3. What is the rationale for creation of State Legislative Councils? Discuss the criticisms leveled against State Legislative Councils?  (250 words)

Reference:  The Hindu

Why the question:

The West Bengal cabinet has decided to set up a Legislative Council. The formation of a legislative council was one of the promises included in the election manifesto of the Trinamool Congress.

Key Demand of the question:

Discuss the rationale for creation of State Legislative Councils and the criticisms for the same.

Directive:

Discuss – This is an all-encompassing directive – you have to debate on paper by going through the details of the issues concerned by examining each one of them. You have to give reasons for both for and against arguments.

Structure of the answer:

Introduction:

Start with basic demand of the question.

Body:

The answer body must have the following aspects covered:

Firstly explain the Constitutional Provision for the abolition or creation of a Legislative Council.

Then explain the rationale for creation of State Legislative Councils? – Check on hasty legislation, Prevent arbitrary and populist legislation, sharing workload with the assembly, Accommodation of experienced individuals etc.

Then discuss the criticisms leveled against State Legislative Councils – No substantial power, Accommodating Party Functionaries, Promotion of vested interests etc.

Conclusion:

Suggest what needs to be done and conclude with way forward.

Introduction

The power of abolition and creation of the State legislative council is vested in Parliament of India as per Article 169. To create or to abolish a state legislative council, the state legislative assembly must pass a resolution, which must be supported by majority of the strength of the house and 2/3rd majority of the present and voting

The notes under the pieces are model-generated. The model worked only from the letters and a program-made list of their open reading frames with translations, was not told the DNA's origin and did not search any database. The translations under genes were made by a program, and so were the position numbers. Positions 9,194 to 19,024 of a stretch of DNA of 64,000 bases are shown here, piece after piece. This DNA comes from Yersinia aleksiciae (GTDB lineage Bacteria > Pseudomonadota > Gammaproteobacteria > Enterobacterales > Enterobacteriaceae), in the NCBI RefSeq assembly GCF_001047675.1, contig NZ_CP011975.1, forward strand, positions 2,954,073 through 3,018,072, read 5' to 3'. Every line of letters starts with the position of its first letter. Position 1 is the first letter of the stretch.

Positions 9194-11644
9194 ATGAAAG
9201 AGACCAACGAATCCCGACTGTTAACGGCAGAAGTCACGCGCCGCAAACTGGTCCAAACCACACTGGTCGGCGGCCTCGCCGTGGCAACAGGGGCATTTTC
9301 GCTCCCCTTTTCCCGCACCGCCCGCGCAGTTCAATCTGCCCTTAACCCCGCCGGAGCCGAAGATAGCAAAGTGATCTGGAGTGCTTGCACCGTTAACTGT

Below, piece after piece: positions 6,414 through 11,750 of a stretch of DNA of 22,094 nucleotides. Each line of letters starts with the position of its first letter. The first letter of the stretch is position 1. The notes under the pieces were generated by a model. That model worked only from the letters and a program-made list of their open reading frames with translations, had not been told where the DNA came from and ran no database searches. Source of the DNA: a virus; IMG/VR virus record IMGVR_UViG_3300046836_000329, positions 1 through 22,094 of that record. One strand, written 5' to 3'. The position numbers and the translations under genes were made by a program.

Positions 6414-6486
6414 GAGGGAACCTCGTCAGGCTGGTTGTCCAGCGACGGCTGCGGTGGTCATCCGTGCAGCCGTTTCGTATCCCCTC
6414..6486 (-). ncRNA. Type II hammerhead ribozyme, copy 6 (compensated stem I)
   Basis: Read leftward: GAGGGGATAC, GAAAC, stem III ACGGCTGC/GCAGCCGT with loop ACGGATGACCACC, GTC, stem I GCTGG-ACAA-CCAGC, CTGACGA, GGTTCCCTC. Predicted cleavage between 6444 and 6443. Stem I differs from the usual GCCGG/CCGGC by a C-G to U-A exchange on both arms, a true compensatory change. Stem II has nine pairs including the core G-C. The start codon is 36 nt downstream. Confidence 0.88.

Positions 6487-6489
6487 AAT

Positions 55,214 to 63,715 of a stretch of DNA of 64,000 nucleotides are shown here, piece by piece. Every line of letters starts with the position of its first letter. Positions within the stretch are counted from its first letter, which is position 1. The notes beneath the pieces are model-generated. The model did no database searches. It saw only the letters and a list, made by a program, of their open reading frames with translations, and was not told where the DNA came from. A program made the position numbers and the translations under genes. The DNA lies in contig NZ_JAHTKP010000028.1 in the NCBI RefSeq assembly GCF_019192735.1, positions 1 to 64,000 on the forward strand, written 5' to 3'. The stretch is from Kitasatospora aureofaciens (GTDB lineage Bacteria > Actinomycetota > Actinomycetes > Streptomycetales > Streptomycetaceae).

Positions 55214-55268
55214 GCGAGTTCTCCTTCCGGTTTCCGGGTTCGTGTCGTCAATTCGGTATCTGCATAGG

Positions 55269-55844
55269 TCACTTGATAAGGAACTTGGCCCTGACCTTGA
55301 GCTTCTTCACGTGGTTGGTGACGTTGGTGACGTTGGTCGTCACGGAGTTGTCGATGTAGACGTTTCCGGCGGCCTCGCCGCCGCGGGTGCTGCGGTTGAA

Body

Rationale for creation of State Legislative Councils

  • The Constituent Assembly was divided on having a second chamber in the states.
  • It was argued that a second House can help check hasty actions by the directly elected House, and also enable non-elected persons to contribute to the legislative process.
  • To allow leaders, professors, and other people who shy from elections to participate in legislative process.
  • To formulate better and detailed discussed legislation.
  • Upper House consisting of graduates, teachers, outstanding persons in the fields of art, literature, science and social service, check-mate the radicalism of the lower House.
  • Having a second chamber would allow for more debate and sharing of work between the Houses.

Criticisms levelled against State legislative councils

  • Superfluous: If a majority of the members in the upper house belong to the same party which holds majority in the lower house, the upper house will become a mere ditto chamber. On the other hand, if two different parties are in majority, the upper house will delay the bills for months unnecessarily. Thus, its role may become nasty and obstructive.
  • Not an Effective Check: Powers of the Legislative Councils are limited and hardly impose any effective check on the Assemblies. Whether a Bill is approved by the Council or not, assembly can still go ahead after four months.
  • Vested Interests: Legislative Council serves only as stronghold of vested interests of people, who are not interested in legislation. Instead, they may block such legislation initiated by popularly elected Legislative Assembly.
  • Backdoor Entrance of the Defeated Members: Legislative Council can be utilised to accommodate discredited party-men who may not be returned to the Assemblies.
  • Expensive: It is expensive and a big drain on the State’s exchequer.

Conclusion